Britain’s John Lewis sinks at a loss as cost of living crisis weighs

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  • Loss of 92 million pounds in the first half
  • Says the outlook for the rest of the year is very uncertain
  • Said it takes a good Christmas if the staff get a bonus

LONDON, Sept 15 (Reuters) – Britain’s John Lewis Partnership reported a first-half loss and warned the outlook for the rest of 2022 was highly uncertain due to the impact of the fuel cost crisis. living on discretionary spending.

The employee-owned group, which runs John Lewis department stores and high-end supermarket chain Waitrose, posted a pre-tax and exceptional items loss of 92 million pounds ($106 million) in the six months on Thursday. prior to July 30. That compares with a profit of £69million in the same period last year.

He said while department store sales were up 3% on a like-for-like basis to £2.1bn, Waitrose sales fell 5% to £3.6bn.

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Britons are looking for savings in the face of soaring inflation, which was 9.9% in August and is expected to rise further this year. Read more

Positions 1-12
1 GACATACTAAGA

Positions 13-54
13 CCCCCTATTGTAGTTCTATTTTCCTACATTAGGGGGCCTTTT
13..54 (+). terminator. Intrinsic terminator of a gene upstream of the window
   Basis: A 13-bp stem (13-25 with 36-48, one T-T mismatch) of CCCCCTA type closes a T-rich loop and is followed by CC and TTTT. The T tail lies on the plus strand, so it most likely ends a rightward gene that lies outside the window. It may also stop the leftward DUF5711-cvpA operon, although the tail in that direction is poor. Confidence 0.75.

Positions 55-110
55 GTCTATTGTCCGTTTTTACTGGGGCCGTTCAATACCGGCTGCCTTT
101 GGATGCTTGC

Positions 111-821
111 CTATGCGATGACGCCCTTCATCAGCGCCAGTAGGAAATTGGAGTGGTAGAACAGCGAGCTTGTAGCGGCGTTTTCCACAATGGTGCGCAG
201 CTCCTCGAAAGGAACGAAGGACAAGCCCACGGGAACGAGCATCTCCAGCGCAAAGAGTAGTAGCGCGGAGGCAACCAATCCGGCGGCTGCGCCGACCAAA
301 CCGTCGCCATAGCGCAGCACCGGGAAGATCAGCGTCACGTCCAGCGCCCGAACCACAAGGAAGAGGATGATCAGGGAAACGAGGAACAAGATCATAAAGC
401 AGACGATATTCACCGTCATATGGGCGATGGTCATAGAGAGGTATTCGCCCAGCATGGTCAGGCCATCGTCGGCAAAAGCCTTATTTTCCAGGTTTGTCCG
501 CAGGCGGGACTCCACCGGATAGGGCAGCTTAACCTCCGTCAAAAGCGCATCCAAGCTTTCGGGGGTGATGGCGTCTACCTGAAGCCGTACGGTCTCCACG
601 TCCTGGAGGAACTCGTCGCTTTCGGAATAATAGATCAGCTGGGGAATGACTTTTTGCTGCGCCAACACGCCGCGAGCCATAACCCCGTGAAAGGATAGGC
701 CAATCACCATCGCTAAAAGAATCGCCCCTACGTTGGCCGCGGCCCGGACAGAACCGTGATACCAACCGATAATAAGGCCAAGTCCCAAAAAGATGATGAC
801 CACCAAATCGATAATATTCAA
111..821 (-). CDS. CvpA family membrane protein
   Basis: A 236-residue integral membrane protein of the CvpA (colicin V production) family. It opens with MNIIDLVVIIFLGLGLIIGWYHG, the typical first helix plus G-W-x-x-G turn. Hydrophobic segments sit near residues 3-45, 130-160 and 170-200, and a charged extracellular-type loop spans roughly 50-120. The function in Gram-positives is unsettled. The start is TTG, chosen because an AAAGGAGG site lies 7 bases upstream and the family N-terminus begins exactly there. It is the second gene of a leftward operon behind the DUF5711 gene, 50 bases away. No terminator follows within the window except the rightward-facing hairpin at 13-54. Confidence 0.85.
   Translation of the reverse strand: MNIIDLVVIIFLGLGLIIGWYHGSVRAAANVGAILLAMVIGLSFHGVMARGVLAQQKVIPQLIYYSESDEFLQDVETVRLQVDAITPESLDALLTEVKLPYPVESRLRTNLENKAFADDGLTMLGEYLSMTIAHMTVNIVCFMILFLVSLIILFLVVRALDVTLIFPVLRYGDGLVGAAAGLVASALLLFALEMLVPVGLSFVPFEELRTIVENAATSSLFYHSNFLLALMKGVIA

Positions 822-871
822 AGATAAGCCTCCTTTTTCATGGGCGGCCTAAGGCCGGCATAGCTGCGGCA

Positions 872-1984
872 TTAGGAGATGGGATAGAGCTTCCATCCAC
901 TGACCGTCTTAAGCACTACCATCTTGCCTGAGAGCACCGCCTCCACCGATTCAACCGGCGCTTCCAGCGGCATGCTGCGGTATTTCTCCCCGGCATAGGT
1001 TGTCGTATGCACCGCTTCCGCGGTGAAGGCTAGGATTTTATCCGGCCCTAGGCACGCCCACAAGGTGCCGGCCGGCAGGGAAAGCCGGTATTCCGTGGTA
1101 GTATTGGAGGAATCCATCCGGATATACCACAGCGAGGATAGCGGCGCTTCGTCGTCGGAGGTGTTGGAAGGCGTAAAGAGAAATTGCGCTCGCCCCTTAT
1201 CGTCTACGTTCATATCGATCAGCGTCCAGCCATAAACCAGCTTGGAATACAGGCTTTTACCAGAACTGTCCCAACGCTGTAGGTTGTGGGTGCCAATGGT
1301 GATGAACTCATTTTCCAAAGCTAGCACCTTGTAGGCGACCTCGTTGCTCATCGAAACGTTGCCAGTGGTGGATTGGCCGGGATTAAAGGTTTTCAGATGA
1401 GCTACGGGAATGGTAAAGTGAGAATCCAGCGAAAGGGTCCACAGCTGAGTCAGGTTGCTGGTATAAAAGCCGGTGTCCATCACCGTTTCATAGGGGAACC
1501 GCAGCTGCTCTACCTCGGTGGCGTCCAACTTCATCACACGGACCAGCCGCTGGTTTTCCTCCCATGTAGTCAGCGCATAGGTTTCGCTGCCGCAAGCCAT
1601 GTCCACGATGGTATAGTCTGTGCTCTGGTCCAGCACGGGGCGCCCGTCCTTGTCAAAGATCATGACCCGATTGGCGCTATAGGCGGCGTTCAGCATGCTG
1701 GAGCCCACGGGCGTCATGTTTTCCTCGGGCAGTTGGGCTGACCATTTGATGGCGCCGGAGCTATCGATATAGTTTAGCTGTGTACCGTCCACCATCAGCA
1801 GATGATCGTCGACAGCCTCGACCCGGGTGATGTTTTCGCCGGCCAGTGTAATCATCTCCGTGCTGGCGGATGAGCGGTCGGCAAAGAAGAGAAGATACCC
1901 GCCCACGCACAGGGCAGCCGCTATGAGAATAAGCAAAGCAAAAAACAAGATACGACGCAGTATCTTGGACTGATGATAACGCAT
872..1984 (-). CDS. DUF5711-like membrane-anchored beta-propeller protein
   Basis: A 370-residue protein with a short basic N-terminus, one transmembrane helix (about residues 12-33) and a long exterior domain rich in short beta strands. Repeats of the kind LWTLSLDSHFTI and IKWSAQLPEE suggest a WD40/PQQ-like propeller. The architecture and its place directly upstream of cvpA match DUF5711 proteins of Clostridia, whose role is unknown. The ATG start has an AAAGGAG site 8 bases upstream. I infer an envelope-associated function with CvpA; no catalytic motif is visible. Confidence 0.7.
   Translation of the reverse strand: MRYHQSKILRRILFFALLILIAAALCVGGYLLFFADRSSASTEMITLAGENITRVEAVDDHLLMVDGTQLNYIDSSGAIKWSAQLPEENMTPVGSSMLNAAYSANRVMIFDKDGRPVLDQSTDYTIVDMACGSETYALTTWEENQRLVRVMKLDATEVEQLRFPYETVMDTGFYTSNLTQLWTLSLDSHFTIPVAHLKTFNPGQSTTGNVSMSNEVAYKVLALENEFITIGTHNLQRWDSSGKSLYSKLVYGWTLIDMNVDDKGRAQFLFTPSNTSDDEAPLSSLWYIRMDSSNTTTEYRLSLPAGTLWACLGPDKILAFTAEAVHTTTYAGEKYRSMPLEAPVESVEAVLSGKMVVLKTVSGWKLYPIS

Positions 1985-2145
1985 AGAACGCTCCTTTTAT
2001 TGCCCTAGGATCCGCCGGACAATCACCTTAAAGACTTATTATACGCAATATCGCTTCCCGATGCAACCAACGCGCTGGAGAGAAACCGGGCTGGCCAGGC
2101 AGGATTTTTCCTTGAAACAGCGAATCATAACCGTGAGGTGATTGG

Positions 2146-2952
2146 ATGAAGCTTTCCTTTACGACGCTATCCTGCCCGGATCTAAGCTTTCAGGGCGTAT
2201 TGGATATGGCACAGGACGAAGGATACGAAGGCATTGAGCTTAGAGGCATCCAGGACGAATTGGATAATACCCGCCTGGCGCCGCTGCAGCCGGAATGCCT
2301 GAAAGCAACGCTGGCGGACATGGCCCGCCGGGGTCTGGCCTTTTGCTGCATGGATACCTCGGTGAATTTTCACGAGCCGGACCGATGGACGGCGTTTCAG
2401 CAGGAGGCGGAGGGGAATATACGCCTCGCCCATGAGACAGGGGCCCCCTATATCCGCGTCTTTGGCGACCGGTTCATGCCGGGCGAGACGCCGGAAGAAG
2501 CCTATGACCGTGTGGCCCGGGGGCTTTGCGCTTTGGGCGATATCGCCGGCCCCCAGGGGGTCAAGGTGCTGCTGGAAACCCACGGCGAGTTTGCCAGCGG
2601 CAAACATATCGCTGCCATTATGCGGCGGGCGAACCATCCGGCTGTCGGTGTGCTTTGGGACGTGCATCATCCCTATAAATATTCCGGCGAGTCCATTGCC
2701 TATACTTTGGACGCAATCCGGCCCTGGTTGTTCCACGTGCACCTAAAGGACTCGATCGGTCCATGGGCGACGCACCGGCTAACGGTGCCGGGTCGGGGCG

Last week, industry data showed the weakest retail sales growth since the COVID-19 lockdowns ended last year.

British fashion retailers Primark (ABF.L), ASOS (ASOS.L) and online supermarket Ocado Retail (OCDO.L), (MKS.L) all warned of profits this month. Read more

The partnership attributed the loss to higher costs not being fully passed on to customers, lower demand, unwinding of pandemic shopping habits as well as greater investment in the business.

Despite the loss, the partnership announced a one-time cost-of-living support payment of £500 for full-time staff called ‘partners’.

Sharon White, a former Treasury official who chairs the partnership, said a successful Christmas would now be key for the business.

“We will need a substantial performance boost, beyond what we typically achieve in the second half, to generate sufficient profit to share a Partnership Bonus,” she said.

With the partnership hit hard by the pandemic, White laid out a five-year recovery plan in October 2020 that included store closures and job cuts, but also investments in its online operations.

($1 = 0.8681 pounds)

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Reporting by James Davey; Editing by Elizabeth Piper, Alexander Smith and Edwina Gibbs

Our standards: The Thomson Reuters Trust Principles.

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